For many stakeholders in the creative industry who have dreamt of a turnaround in its fortune, the recent Memorandum of Understanding (MoU) signed by the Federal Ministry of Information and Culture and
Tony Elumelu Foundation (TEF) may offer the much-needed respite.
The Minister of Information and Culture, Alhaji Lai Muhammed, whosigned the MoU on behalf of the Federal Government succinctly captured the situation in the industry when he noted that the country’s film industry known as “Nollywood” is the third largest film in the world today while its music is fast “becoming the most travelled music anywhere in the world”.
Muhammed also noted that the country’s TV market with little or no
formal production ecosystem is the largest on the continent and with over 170 million people, 24 million TV households and the fastest growing mobile data penetration on the African continent; Nigeria no doubt is a fertile ground for creativities.
According to the Minister, creative industry can be broken down to 13 sub-sectors that comprise: advertising, architecture, the art and
antiques market, crafts, design, designer fashion, film, interactive
leisure and software (video games), music, the performing arts,
publishing, software as well as radio and television, and there are
abundant potentials across the country that can be tapped for each.
He said it was in realization of the need to launch immediate revamp of the sector that his ministry and the Elumelu Foundation had set in motion processes of activating the MoU expected to be a lifeline.
“To reap the full potentials of the Creative Industries, we realized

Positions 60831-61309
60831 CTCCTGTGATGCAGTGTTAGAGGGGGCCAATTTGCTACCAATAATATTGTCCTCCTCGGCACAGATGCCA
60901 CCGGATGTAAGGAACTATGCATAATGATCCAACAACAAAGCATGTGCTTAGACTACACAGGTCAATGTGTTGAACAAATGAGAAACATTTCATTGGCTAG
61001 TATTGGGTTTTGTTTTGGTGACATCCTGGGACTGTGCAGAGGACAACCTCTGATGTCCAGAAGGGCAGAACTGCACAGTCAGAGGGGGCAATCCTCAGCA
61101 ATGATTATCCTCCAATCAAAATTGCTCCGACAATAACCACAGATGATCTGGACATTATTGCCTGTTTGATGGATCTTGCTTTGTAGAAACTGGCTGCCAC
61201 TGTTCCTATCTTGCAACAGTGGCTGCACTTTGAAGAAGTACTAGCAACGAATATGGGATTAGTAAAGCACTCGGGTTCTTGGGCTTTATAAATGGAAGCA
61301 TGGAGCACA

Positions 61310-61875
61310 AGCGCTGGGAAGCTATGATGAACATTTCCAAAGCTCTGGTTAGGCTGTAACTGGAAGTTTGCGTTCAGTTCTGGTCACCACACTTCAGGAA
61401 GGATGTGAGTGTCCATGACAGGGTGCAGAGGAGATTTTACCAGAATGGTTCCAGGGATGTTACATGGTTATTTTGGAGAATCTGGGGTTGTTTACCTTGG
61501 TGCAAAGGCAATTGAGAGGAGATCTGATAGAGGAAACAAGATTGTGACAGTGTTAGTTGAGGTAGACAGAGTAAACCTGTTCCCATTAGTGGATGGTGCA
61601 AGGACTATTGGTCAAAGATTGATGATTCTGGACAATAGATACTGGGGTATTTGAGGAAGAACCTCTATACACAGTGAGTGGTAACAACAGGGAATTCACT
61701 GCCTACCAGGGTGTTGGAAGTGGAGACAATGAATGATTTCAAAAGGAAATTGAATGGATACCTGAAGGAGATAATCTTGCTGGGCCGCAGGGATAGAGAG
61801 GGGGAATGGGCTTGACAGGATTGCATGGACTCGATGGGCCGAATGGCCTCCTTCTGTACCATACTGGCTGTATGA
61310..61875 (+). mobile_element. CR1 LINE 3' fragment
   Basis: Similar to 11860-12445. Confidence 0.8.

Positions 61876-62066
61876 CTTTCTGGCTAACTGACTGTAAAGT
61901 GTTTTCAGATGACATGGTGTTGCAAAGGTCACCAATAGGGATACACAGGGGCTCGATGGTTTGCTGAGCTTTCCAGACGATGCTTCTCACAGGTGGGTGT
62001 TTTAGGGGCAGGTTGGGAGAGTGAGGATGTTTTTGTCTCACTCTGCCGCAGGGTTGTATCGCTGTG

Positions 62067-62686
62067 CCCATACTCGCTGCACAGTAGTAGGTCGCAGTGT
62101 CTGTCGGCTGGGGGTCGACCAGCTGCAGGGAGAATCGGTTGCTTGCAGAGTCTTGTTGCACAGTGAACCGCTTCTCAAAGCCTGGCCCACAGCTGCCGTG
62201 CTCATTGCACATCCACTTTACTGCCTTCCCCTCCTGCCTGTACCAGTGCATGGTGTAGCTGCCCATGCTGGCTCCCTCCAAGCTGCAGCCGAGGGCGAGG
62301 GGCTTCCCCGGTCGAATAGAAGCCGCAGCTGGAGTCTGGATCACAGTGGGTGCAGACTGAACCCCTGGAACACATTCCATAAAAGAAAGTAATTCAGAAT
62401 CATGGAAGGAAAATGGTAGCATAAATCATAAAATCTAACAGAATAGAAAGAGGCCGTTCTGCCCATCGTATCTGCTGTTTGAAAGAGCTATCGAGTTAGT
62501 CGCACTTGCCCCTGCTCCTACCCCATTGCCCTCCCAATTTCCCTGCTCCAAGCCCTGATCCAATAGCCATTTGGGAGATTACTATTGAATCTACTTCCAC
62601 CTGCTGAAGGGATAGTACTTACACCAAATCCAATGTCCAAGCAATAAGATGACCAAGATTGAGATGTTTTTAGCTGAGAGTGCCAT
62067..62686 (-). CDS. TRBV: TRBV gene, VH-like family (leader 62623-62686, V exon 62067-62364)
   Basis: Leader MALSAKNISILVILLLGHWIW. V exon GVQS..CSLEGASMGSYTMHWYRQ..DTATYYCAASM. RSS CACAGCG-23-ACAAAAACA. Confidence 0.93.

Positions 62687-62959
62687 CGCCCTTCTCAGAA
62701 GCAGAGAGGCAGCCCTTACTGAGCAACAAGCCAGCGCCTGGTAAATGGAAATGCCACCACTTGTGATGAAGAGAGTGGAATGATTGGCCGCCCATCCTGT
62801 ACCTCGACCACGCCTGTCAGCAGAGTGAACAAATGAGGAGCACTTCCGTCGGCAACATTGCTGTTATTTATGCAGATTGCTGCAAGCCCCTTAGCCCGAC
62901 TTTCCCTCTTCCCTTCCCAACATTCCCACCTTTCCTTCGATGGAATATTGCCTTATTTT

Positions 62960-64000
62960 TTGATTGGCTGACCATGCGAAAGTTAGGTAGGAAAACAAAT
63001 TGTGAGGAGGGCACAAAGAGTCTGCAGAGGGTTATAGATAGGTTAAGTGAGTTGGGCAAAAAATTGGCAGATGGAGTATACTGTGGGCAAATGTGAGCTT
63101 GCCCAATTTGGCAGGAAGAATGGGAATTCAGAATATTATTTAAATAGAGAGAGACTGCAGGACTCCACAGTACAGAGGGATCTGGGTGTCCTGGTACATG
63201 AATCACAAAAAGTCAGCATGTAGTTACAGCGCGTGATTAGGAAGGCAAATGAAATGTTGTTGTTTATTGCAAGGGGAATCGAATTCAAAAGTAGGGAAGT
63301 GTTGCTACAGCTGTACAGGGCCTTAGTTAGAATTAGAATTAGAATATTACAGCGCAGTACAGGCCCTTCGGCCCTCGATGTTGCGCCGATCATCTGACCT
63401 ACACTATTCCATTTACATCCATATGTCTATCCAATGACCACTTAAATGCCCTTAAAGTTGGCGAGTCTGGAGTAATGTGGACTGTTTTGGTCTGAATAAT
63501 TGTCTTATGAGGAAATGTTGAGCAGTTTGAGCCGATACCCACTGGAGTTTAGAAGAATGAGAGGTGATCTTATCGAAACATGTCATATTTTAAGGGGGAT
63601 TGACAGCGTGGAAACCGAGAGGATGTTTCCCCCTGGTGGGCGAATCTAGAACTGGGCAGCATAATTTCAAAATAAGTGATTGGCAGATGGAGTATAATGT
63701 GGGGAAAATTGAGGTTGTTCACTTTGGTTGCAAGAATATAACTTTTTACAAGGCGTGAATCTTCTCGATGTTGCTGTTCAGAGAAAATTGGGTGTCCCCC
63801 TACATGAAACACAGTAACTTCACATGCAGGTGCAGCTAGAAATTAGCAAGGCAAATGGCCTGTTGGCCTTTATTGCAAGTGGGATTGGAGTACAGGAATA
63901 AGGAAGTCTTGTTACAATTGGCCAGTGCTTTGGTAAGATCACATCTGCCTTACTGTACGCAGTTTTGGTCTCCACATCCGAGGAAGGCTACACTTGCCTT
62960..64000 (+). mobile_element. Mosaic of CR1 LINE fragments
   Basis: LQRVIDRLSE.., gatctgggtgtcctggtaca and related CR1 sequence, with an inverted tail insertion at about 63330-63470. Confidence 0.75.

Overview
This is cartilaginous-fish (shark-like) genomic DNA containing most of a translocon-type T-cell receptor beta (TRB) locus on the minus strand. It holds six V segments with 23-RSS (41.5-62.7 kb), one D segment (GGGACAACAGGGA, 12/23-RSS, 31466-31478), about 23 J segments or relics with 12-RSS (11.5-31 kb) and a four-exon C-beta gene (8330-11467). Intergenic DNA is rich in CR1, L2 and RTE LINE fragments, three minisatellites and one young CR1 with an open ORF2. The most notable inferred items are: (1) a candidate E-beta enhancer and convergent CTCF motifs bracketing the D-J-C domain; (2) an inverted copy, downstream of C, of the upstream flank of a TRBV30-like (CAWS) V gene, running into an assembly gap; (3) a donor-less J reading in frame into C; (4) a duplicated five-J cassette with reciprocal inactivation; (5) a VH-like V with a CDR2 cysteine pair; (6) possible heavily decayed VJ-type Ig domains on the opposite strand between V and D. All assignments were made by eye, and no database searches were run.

early on that we will need to reach out to organizations that have the capacity and the drive to assist us in achieving our goals,
organizations that can utilize their business knowledge, network and technical expertise to assist the Ministry in the development of
Nigeria’s Creative Industries.
“This explains why we entered into discussions with the Tony Elumelu Foundation and the British Council. The discussions have now yielded fruits. On Aug. 24th 2016 in Edinburgh, Scotland, we signed a MoU with the British Council. And today, we are signing another MoU with the Tony Elumelu Foundation. Together, we will work to re-position the Creative Industries in Nigeria,” Muhammed said.
The Minister further explained that the MoU among other things, spell out the details of how we can work together to execute the partnership.
“More specifically, the areas of collaboration will include the
creation of an enabling business environment for the creative
industries with such incentives as easy access to finance; the
structuring of the Creative Industries to enable it generate
independent revenues locally and also boost exports to increase
Nigeria’s foreign exchange earnings and comprehensive statistics about the Creative Industries, including its size and projections, to guide potential local and foreign investors,” Muhammed said.